For the European championship that kick-off in eleven venues in eleven countries from June 11 to July 11, Italy really got off in a free-scoring flare.
Playing their first major tournament in five years after failing to qualify for the 2018 World Cup, all the goals came in the second half in front of a Stadio Olimpico that was filled to a quarter of its capacity.
Merih Demiral's own goal put Italy ahead before Ciro Immobile and Lorenzo Insigne netted for Roberto Mancini's side in the Group A opener.
The win capped an emotional night in the Italian capital which saw 16 000 fans return to the Stadio Olimpico.
"It was important to start well in Rome and I think it's a satisfaction for the public and for Italians," said Mancini, whose side are now on a 28-match unbeaten run.
"There was a lot of help from the crowd. It was a beautiful evening, I hope there are many others, but there are still six more for Wembley."
"We were hoping for another result, but Italy was dominant," said Turkey coach Senol Gunes.
"The first goal changed things in the second half and we lost control of the game."
There was a party atmosphere, with a spectacular sound and light show and firework display before kick-off for the opening of the month-long 24-team event, which will be played across 11 countries.
There was a performance by the Italian National Police orchestra, a parade of huge inflatable balloons on the pitch, tenor Andrea Bocelli sang 'Nessun Dorma' before a virtual performance from Martin Garrix, Bono and The Edge.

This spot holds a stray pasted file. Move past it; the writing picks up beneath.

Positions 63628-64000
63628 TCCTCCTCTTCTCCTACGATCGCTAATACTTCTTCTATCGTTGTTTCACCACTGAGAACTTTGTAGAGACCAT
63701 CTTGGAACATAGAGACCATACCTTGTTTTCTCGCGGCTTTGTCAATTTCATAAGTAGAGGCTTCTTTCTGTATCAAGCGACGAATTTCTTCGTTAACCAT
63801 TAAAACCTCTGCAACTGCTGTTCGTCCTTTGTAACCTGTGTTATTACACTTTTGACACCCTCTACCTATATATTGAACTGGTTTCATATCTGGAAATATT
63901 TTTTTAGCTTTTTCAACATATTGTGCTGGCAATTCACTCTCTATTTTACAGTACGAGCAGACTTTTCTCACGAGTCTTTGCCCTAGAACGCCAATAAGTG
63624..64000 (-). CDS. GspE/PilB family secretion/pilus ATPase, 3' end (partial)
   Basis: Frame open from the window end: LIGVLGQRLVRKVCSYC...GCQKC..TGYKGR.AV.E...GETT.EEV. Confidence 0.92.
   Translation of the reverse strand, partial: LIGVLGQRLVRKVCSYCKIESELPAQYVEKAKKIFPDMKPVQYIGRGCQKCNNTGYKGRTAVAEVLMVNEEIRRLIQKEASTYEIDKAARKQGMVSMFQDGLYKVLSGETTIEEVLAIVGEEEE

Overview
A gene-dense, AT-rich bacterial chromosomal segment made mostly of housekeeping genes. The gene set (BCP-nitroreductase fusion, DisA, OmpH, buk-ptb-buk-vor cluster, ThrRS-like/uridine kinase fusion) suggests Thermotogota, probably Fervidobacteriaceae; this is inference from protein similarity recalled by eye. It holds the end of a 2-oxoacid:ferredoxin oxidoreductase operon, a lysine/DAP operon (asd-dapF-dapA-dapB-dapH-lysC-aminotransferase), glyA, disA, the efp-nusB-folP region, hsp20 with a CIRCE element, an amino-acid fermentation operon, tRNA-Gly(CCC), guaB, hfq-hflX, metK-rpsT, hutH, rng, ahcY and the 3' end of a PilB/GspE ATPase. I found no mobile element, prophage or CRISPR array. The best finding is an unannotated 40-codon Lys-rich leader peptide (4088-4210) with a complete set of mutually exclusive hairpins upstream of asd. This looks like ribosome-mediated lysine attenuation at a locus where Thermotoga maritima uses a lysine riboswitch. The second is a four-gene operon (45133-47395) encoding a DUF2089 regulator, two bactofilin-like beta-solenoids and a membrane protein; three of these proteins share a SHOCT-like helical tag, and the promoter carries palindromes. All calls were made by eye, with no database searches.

Former Italy World Cup winners Alessandro Nesta and Francesco Totti, who played for Lazio and Roma during their careers at the Stadio Olimpico, carried the ball to the centre of the pitch before kick-off.
All Three Attackers Were On Point
On the pitch, Italy dominated early on with a three-man of Ciro Immobile, Lorenzo Insigne and Domenico Berardi.
Immobile had several near misses in the first half, coming up against a solid Turkey defence who held their own.
Turkey could also thank goalkeeper Ugurcan Cakir for pulling off a big save on 23 minutes, tipping over Italy captain Giorgio Chiellini's powerful goal-bound header off an Insigne corner.
Italy finally got on the scoreboard eight minutes after the break when the unfortunate Demiral found himself in the path of a Federico Berardi cross for Immobile, the Juventus defender bundling the ball into his own net.
Leonardo Spinazzola had a chance for a second minutes later, with Immobile sending the rebound wide.
Immobile finally got his goal, his 14th for Italy, and first in a major tournament, in the 66th minute, scoring from a rebound after Cakir had saved from Spinazzola.
And Insigne curled in the third with 11 minutes to go.
Sassuolo winger Berardi had a role in all three goals, with Italy scoring three for the first time in a European Championship match.
All three Italy forwards proved efficient on the night with a defence organised around Juventus veterans Chiellini and Leonardo Bonucci holding firm, securing a ninth straight clean sheet.
"We struggled at the start, we tried to accelerate but we hit a wall," said Immobile.
"In the second half, they were a little more tired, they tried to rush us but the spaces opened up, and we saw our quality at that time."
Gianluigi Donnarumma was largely unworried in the Italy goal apart from a dangerous Burak Yilmaz cross after half an hour and a solo run by Cengiz Under after coming off the bench after the break.
"From a tactical point of view, Italy was superior," said Gunes.
"Italy mastered the pitch and the ball. They suffocated us with pressing and high pace, and they took advantage of playing at home.
"We have to react now."
Italy, looking for a second European title after 1968, next play Switzerland in Rome on Wednesday, with 2008 semifinalists Turkey taking on Wales in Baku.